JPMorgan steps in to acquire First Republic’s assets as the FDIC placed it in receivership

The news: After First Republic Bank was seized by the Federal Deposit Insurance Corporation (FDIC) early Monday morning, JPMorgan was selected to acquire most of the failed bank’s assets, per a press release.

No systemic risk exception: On Sunday night, the FDIC asked for bids from potential buyers of First Republic Bank. On Monday morning, once the bank was in receivership, the FDIC immediately handed it over to JPMorgan.

  • JPMorgan will acquire all of First Republic’s $92 billion in deposits, and nearly all of its remaining assets, coming in at $229.1 billion. All 84 First Republic branches will operate as JPMorgan branches.
  • It agreed to pay the FDIC $10.6 billion for the bank, return all of the deposits that 10 other banks had shared with First Republic in a previous attempt to save it, and eliminate the $5 billion it deposited at that time.
  • The bank also entered a loss-shared agreement with the FDIC regarding a portion of First Republic’s mortgage and commercial loan portfolio. The FDIC pledged to cover 80% of any losses incurred on the loans over the next five to seven years.
  • JPMorgan won’t acquire any of First Republic’s corporate debt, and it will receive $50 billion from the FDIC in financing for the deal.

Because First Republic had a buyer lined up before it was placed in receivership, there wasn’t a need for a systemic risk exception, and all uninsured deposits were safely transferred to JPMorgan. But the bank’s collapse is still estimated to cost the Deposit Insurance Fund roughly $13 billion.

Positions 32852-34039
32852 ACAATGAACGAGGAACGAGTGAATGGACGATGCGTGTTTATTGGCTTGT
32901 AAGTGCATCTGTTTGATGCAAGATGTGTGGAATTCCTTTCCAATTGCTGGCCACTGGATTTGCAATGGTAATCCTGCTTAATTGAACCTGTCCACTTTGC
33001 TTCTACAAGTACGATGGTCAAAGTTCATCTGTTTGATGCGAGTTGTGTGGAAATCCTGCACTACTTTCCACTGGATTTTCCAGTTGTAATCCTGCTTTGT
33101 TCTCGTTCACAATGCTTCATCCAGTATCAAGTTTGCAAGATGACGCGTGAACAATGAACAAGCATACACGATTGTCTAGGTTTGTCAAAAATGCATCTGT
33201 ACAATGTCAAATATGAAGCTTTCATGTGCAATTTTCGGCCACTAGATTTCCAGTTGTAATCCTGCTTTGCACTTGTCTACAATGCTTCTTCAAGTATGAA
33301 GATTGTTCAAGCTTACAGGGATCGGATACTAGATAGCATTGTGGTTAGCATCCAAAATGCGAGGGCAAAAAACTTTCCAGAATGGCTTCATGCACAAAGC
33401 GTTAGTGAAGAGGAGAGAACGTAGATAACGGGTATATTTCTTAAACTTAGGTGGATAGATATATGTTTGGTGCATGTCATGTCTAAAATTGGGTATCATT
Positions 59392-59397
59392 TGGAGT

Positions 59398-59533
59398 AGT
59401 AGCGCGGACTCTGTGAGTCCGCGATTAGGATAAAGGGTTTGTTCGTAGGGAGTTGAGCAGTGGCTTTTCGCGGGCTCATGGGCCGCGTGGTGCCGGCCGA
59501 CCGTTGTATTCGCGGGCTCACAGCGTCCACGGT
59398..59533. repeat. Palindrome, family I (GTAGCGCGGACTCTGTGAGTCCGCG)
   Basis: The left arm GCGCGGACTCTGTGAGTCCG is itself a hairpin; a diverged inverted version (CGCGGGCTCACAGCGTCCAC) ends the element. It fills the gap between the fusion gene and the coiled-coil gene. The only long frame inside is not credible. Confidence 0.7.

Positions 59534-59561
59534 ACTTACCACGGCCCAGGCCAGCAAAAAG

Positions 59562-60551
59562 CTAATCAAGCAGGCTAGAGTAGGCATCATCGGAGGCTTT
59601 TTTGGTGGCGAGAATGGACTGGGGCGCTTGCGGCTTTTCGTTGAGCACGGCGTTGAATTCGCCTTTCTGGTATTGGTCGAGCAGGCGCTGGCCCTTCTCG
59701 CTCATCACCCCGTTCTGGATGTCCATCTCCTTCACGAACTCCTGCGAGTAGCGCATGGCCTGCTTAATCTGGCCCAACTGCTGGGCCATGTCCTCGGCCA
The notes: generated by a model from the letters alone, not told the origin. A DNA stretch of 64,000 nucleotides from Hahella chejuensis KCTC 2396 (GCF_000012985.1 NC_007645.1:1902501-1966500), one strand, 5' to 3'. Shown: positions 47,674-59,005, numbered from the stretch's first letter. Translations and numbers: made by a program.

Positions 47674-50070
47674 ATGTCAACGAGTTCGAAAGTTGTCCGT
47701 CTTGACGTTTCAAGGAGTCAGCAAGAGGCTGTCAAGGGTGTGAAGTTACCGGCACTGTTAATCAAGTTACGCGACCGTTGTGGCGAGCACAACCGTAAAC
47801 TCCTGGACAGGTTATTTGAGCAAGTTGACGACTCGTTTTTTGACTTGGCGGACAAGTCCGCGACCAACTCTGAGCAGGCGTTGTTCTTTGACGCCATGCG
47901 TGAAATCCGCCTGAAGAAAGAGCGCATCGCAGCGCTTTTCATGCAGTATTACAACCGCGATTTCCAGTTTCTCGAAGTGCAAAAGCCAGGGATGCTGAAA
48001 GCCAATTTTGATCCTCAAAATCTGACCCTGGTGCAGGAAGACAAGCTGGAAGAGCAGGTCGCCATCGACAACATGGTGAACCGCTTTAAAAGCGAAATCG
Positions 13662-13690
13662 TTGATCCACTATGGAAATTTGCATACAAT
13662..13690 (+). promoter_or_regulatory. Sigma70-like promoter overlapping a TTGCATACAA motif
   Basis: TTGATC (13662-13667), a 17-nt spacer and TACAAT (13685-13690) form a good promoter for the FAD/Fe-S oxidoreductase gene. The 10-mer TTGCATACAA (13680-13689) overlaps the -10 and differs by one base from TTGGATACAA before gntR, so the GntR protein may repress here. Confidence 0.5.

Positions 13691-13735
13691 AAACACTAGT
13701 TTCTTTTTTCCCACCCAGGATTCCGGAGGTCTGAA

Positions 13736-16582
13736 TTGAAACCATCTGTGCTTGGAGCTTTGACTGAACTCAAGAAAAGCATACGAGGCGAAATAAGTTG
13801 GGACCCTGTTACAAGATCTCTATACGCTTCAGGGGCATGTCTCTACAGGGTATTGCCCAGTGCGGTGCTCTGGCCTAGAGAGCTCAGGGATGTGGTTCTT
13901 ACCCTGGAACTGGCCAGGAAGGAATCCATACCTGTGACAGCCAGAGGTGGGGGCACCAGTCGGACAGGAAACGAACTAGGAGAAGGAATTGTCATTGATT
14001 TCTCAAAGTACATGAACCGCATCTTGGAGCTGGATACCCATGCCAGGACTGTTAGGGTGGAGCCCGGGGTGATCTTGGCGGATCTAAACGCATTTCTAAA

Implications to JPMorgan: JPMorgan said bidding for First Republic’s assets was highly competitive, but its bid would incur the lowest cost to the federal Deposit Insurance Fund. CEO Jamie Dimon played a major role in orchestrating solutions to keep First Republic alive. So what does this acquisition mean for JPMorgan?

  • The bank will record a one-time, $2.6 billion gain for the acquisition, but it’s also anticipating about $2 billion in restructuring costs through 2024.
  • Dimon welcomed the deal, saying it would be very good for the bank’s shareholders and could accelerate its growth plans, especially in its wealth division. The bank currently holds $3.7 trillion in assets, and the deal will add over $200 billion more.
  • JPMorgan’s size has come into question—a federal law prevents banks from different states from completing a merger or acquisition if the acquiring bank would control more than 10% of all insured deposits in the US. But this rule can be bypassed if the target bank is in default or in danger of defaulting.

The bank’s shareholders appear to approve of the deal: JPMorgan shares were up more than 4% after it was announced.

Dual takeaways:

  • Though JPMorgan shares are up, Dimon still has more to do than keeping shareholders happy. The bank faces allegations that it covered up links to the late sex offender Jeffrey Epstein. It’s also dealing with the fallout of a failed fintech partnership and pressures to cease financing fossil-fuel related projects. Dimon’s regrets over bailing out multiple banks during the 2008 financial crisis mean he’ll be determined to prove this time is different.
  • Meanwhile, financial regulators are standing on soapboxes preaching about the US financial system’s stability and soundness. But First Republic’s collapse clearly shows that consumers—especially the more wealthy and tech-savvy ones—are still spooked. Though interest rate risk hurt the bank, it would have likely survived if Silicon Valley Bank hadn’t collapsed. First Republic wasn’t dealing with a liquidity problem until consumers swarmed regional banks for their deposits—a clear indication that contagion is spreading.

This article originally appeared in Insider Intelligence’s Banking Innovation Briefing—a daily recap of top stories reshaping the banking industry. Subscribe to have more hard-hitting takeaways delivered to your inbox daily.